The scent of this plant is heavenly it blooms all summer long with little care.

Positive Vmoana On Jul 26, 2009, Vmoana from Royal Oak, MI wrote:

I was amazed & glad to find this in a nursery up here in Michigan. It loves our summertime weather, there are a ton of flowers and do they ever smell great! I will just have to cut it back hard in the fall to be able to bring it indoors. If it makes the winter I will report back.

I grew up in Hawaii and we had a hedge (6-8 plants) of this 'pikake' along the sidewalk. My parents started the hedge with cuttings taken from my grandparent's home in Honolulu. Having this plant on my back patio is like having back a piece of my childhood.

Positive astcgirl On Apr 6, 2009, astcgirl from Brandon, FL (Zone 9b) wrote:

This is a wonderful plant, every spring it starts putting out big blobs of blooms....if I sit out on the lanai in the evening I can smell it in the humid air. It's has a strange growing habit and sends up long canes, it doesn't really attach itself to anything but the canes are so long i can intertwine them on my arbor. Not the tidiest looking plant but I don't have the heart to trim as I want as many blooms as I can get. The scent is wonderful, strong but not overpowering, so much that you just can't help but stop by and sniff when you pass it. One of my favorite's in my "fragrant garden". I have it in afternoon sun in a large pot. I also have another smaller one in the ground in my front garden. One odd thing I did notice last year is that I found something that resembled a seed pod, it had two black pods attached together. I have never heard that this plant has seeds, and the birds got it while I was waiting for it to dry. Hopefully this year I will get another one and see if it was in actual fact a seed. I have been able to root this plant easily for friends by sticking in moist soil and either covering in a baggy or keeping moist.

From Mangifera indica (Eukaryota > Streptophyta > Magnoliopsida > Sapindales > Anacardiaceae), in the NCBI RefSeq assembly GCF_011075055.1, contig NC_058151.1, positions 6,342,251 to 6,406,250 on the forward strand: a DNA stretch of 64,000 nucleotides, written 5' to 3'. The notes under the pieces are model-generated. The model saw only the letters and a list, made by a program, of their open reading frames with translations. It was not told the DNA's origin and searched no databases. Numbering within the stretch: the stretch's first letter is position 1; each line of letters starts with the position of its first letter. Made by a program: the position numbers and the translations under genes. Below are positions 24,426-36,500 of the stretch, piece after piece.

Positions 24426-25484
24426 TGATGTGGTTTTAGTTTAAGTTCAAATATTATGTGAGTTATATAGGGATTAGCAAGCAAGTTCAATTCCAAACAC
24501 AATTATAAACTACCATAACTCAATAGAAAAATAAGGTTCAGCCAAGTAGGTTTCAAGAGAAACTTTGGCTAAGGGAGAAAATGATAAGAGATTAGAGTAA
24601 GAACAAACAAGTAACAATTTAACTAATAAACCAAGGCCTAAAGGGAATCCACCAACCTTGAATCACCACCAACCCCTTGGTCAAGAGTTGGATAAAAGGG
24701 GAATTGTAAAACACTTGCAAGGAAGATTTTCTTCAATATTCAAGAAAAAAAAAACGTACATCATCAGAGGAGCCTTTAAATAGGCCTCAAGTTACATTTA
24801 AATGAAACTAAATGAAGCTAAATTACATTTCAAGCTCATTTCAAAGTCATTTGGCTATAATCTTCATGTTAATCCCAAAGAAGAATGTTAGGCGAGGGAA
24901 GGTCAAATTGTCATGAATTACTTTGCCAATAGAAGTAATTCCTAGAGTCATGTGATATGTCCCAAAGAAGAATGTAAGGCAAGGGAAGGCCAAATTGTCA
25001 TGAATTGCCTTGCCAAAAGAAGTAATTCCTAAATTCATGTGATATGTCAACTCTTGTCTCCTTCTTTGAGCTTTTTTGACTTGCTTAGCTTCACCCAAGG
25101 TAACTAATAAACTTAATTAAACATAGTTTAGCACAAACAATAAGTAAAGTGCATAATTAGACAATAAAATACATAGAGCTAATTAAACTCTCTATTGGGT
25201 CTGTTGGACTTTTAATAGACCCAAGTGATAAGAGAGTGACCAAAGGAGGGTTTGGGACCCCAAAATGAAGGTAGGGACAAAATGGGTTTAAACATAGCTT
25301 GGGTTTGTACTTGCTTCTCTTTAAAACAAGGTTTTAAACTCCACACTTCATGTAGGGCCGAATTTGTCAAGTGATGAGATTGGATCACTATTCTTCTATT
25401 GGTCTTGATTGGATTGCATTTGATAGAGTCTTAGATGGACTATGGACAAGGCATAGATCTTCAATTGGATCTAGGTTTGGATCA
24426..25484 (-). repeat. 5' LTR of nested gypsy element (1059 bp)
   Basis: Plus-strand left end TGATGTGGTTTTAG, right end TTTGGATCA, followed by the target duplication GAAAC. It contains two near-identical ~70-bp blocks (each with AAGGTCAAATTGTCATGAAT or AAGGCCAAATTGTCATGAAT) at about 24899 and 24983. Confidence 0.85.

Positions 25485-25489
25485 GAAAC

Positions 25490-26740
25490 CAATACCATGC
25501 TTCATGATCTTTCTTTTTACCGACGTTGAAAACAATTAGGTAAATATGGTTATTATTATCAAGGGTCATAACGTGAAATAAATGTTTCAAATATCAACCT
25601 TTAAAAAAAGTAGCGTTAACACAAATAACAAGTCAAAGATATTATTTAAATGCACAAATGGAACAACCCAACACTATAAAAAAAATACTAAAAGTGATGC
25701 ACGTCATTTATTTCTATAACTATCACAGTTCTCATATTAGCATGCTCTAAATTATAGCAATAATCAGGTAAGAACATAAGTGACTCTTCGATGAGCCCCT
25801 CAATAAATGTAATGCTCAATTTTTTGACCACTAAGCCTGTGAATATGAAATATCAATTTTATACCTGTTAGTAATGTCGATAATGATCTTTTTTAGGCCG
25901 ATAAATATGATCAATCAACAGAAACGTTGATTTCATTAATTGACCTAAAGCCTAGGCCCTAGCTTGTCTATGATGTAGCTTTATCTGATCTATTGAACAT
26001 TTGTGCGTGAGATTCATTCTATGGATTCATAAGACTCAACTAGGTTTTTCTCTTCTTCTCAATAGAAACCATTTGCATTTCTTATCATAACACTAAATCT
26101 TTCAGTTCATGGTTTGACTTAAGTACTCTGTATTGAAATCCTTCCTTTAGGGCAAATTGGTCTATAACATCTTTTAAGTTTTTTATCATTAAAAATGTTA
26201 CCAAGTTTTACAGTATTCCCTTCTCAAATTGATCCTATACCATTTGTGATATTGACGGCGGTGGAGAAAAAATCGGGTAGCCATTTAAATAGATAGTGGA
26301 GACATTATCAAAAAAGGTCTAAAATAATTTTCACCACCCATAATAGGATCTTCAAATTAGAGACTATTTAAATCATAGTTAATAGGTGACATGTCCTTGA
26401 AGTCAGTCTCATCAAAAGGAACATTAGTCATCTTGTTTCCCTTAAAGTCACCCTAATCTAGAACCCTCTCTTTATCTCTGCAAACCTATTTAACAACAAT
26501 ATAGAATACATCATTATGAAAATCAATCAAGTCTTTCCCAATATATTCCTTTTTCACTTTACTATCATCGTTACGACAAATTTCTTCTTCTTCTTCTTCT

Negative sylvainyang On Sep 14, 2005, sylvainyang from Edmond, OK wrote:

I planted this Jamsmine in Canton of China. It is a very spoil plant. It does not bloom that easy. The flower but easily die and dry out before they bloom. You can barely find a couple
of flower buds in the bloom season.

It is a hard to find plant. The simple version of the Asian Jasmines are bloom like Hybrid.

Positive sv On Apr 2, 2003, sv wrote:

I planted this Jasmine in 1996 in my garden in St. Petersburg, FL (zone 9b). It is in front of my porch on the NE corner of the house. It gets a bit of morning sun, but it is quite filtered by the neighbor's tall oaks and my Crape Myrtle. I wove the branches through the porch railings as they grew, but now I see that I'll have to pull out a lot of it because it's starting to over-run a lot of other things. It grows upright to about 3 or 4 feet, then cascades and grows outward, running along the ground and rooting at various intervals. The blossoms are just now opening, and my porch will be enveloped in a heavenly scent for a good long blooming period. The soil must be acid because of all the oak leaves. It is quite rich also. I rarely fertilize, and the only water it gets is from the rain, which is usually a lot in the summer, but can be drought-like from September through May. A brief freeze this winter that wiped out my basil and defoliated the Jatropha didn't faze this Jasmine.

Regional...

This plant has been said to grow in the following regions:

Glendale, Arizona
Brea, California
Fallbrook, California
Laguna Beach, California
Los Angeles, California
Rancho Mirage, California
Reseda, California
Riverside, California
San Clemente, California
Seal Beach, California
Van Nuys, California
Boca Raton, Florida
Brandon, Florida
Hialeah, Florida
Lake Worth, Florida
Marathon, Florida
Merritt Island, Florida
Mulberry, Florida
Sebastian, Florida
Tampa, Florida
West Palm Beach, Florida
Brunswick, Georgia
Des Allemands, Louisiana
Kenner, Louisiana
Rockville, Maryland
Royal Oak, Michigan
Piscataway, New Jersey
Lake City, Tennessee
Austin, Texas
Brownsville, Texas
Houston, Texas
Mcallen, Texas